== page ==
Surgical site infection (SSI) is 1 of the frequent postoperative complications after colorectal cancer surgery. Oral health care has been reported to reduce the risk of SSI or postoperative pneumonia in oral, esophageal, and lung cancer surgeries. The purpose of the study was to investigate the preventive effect of perioperative oral management on the development of SSI after a major colorectal cancer surgery.
The medical records of 698 patients who underwent colorectal cancer surgery at 2 hospitals in Japan were reviewed. Among these patients, 563 patients received perioperative oral management (oral management group) and 135 did not (control group). Various demographic, cancer-related, and treatment-related variables including perioperative oral management intervention and the occurrence of SSI were investigated. The relationship between each variable and the occurrence of SSI was examined via univariate and multivariate analyses using Fisher exact test, 1-way analysis of variance (ANOVA), and logistic regression. The occurrence of SSI in the 2 groups was evaluated via logistic regression using propensity score as a covariate. The difference in mean postoperative hospital stay between the oral management and control groups was analyzed using Student's t test.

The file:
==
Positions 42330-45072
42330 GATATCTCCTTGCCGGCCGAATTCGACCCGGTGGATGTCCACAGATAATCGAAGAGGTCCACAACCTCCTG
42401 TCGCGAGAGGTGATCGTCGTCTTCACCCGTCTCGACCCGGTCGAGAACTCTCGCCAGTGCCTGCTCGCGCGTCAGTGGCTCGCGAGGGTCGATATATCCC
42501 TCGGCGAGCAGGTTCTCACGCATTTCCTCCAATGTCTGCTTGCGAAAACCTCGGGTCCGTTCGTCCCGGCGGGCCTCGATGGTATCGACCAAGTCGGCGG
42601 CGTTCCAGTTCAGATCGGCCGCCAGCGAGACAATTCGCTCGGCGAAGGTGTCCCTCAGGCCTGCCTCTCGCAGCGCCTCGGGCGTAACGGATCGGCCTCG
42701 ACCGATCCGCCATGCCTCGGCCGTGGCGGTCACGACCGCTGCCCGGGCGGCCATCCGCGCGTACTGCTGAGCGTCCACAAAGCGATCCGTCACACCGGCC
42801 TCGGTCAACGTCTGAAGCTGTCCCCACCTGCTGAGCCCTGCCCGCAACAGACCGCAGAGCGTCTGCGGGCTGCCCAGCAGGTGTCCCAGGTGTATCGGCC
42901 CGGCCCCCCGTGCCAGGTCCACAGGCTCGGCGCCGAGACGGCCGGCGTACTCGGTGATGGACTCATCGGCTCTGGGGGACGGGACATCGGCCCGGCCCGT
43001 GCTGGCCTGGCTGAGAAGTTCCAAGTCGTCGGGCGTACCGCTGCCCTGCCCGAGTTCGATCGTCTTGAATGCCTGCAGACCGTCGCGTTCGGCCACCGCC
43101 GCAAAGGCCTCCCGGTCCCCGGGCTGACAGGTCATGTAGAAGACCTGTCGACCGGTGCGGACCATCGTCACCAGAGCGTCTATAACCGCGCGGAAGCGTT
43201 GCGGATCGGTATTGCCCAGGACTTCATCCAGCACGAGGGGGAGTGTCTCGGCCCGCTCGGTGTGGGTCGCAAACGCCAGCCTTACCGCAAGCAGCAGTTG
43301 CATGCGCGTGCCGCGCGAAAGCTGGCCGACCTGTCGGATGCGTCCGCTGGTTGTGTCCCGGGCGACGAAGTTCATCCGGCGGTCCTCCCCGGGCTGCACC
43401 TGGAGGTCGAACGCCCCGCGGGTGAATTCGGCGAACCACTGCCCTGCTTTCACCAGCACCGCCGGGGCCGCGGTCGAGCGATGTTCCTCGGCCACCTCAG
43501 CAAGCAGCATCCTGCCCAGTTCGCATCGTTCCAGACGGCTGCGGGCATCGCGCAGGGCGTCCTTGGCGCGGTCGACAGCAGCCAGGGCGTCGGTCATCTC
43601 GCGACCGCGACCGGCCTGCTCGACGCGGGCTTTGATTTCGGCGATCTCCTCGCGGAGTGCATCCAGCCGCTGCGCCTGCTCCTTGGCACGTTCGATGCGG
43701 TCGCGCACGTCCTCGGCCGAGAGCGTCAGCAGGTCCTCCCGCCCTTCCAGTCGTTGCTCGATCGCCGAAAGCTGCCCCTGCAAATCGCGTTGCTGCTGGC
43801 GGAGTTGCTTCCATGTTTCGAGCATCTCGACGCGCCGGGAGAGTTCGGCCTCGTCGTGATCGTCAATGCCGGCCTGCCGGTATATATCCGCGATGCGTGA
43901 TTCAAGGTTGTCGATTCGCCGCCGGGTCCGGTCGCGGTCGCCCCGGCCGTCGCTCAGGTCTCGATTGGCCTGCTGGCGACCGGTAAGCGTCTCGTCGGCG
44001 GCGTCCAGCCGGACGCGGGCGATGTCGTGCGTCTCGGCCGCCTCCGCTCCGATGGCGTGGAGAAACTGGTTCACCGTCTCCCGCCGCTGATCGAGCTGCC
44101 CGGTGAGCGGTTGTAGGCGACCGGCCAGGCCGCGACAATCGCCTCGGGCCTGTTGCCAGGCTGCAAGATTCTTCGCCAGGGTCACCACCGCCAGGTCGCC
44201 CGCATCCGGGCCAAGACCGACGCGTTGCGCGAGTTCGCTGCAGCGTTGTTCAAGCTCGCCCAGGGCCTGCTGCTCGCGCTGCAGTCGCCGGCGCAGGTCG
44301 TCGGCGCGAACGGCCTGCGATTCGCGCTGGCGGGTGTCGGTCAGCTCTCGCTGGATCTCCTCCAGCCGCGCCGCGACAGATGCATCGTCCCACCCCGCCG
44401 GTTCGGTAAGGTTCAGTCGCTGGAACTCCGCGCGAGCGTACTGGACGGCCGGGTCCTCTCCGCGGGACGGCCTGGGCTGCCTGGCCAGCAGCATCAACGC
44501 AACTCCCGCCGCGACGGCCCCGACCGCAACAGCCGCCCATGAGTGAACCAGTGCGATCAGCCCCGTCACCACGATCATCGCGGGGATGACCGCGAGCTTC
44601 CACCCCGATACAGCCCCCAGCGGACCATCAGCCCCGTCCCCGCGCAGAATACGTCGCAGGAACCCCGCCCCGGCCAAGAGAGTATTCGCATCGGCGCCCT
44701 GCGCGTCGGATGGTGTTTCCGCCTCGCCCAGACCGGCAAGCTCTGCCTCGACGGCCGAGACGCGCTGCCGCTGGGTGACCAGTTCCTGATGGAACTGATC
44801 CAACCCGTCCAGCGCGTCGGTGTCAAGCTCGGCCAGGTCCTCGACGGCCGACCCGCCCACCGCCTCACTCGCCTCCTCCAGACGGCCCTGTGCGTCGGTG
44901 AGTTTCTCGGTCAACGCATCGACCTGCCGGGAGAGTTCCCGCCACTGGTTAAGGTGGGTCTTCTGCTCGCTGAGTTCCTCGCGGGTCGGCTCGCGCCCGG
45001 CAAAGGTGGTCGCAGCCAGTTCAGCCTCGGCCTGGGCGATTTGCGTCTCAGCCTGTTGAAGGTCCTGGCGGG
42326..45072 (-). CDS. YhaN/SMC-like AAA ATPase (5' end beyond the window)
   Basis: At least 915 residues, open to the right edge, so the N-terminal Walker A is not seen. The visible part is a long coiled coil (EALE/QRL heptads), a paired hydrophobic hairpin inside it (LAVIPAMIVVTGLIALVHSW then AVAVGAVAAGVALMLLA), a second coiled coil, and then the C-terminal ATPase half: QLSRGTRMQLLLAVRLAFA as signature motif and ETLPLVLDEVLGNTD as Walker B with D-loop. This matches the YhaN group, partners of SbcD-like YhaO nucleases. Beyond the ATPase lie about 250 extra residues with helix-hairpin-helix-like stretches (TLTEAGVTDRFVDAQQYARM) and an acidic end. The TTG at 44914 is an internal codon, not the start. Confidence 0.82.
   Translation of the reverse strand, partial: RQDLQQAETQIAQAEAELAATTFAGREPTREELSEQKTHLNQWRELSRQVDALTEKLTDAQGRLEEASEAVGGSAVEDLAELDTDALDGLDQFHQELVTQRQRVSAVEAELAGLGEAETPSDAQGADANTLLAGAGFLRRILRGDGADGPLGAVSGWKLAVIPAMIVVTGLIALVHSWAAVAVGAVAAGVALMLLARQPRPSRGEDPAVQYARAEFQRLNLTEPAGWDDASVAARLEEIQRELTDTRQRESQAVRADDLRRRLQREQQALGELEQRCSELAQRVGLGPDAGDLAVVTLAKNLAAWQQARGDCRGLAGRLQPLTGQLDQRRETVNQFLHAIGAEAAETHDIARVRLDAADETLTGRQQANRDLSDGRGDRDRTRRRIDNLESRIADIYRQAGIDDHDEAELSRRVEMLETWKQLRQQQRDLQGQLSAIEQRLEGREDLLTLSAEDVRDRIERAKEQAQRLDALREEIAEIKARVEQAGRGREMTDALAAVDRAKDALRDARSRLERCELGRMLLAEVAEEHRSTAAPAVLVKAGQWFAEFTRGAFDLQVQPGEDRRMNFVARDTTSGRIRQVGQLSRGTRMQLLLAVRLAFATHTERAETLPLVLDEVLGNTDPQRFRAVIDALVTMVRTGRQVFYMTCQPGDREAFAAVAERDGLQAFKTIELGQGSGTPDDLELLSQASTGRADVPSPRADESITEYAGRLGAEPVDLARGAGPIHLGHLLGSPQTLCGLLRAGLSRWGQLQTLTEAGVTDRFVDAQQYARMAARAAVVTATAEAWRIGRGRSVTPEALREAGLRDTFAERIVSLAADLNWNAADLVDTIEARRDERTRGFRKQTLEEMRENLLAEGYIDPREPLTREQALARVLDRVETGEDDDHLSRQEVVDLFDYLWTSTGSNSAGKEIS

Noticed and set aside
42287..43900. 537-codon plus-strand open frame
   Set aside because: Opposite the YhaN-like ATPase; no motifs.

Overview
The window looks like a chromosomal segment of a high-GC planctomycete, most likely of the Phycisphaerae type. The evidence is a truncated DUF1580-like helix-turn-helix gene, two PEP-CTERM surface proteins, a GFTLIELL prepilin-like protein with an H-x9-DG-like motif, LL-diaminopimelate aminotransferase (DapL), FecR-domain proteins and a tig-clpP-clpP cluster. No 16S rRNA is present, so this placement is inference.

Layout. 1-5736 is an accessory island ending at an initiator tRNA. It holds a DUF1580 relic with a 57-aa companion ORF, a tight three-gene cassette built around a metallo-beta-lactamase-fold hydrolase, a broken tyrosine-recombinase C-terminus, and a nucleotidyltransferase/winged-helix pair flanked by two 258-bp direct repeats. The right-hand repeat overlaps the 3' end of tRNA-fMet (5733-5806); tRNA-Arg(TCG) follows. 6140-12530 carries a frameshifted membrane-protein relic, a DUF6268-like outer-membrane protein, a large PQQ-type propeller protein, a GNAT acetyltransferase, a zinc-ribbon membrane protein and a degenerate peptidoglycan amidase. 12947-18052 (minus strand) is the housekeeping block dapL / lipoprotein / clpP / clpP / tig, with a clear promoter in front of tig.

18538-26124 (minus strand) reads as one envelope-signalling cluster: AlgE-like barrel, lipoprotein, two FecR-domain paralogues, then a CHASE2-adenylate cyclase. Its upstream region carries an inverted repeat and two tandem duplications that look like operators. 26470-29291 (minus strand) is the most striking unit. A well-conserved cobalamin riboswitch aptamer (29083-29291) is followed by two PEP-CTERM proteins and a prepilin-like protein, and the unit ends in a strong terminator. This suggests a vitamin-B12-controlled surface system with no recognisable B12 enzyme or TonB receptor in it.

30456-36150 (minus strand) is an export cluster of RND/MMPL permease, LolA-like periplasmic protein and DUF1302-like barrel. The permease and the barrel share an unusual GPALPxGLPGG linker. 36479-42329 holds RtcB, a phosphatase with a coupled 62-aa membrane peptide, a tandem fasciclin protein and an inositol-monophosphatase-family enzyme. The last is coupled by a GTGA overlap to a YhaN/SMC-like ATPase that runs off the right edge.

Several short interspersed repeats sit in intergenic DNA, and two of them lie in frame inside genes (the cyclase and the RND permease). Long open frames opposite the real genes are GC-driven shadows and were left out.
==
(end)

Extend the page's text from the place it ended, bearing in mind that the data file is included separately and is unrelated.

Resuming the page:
SSI occurred in 68 (9.7%) of the 698 patients. Multivariate analysis showed that operation time, blood loss, and perioperative oral management were significantly correlated with the development of SSI. However, after the propensity score analysis, not receiving perioperative oral management also became a significant risk factor for SSI. The odds ratio of the oral management group was 0.484 (P = .014; 95% confidence interval: 0.272–0.862). Mean postoperative hospital stay was significantly shorter in the oral management group than in the control group.
Perioperative oral management reduces the risk of SSI after colorectal cancer surgery and shortens postoperative hospital stay.